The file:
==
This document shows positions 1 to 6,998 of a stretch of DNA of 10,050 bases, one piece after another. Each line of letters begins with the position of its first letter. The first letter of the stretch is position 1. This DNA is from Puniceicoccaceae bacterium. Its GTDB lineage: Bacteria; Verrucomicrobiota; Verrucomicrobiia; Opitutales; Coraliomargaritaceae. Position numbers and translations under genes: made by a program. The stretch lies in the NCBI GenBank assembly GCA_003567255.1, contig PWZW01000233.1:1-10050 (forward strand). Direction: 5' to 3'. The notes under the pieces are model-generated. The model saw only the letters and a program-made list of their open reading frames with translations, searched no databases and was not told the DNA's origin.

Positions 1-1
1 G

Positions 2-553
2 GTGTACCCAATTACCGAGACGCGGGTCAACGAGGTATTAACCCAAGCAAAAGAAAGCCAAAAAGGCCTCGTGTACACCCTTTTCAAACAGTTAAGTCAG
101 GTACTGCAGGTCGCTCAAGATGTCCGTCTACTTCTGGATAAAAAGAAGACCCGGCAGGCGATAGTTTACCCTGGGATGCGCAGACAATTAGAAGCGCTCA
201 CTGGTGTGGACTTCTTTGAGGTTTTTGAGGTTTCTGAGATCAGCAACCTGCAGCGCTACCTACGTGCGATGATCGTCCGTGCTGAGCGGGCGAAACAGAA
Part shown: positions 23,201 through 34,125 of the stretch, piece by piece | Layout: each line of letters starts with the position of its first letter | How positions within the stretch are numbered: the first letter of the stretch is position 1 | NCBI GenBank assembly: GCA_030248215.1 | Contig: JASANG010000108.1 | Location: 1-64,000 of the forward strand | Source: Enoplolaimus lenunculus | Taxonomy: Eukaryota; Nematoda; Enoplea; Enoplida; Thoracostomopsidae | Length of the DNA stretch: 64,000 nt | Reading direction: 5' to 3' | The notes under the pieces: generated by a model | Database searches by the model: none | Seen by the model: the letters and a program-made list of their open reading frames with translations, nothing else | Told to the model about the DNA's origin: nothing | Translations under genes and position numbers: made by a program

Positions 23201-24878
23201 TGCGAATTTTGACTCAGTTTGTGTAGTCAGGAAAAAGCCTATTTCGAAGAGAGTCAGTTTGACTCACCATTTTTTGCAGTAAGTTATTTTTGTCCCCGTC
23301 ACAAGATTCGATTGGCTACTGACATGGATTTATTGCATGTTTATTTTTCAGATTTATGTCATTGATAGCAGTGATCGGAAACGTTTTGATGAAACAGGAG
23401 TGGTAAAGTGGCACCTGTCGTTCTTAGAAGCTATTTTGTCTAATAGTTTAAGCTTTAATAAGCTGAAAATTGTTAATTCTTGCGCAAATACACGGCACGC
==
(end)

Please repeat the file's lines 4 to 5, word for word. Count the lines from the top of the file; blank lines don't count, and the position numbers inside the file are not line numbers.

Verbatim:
Positions 2-553
2 GTGTACCCAATTACCGAGACGCGGGTCAACGAGGTATTAACCCAAGCAAAAGAAAGCCAAAAAGGCCTCGTGTACACCCTTTTCAAACAGTTAAGTCAG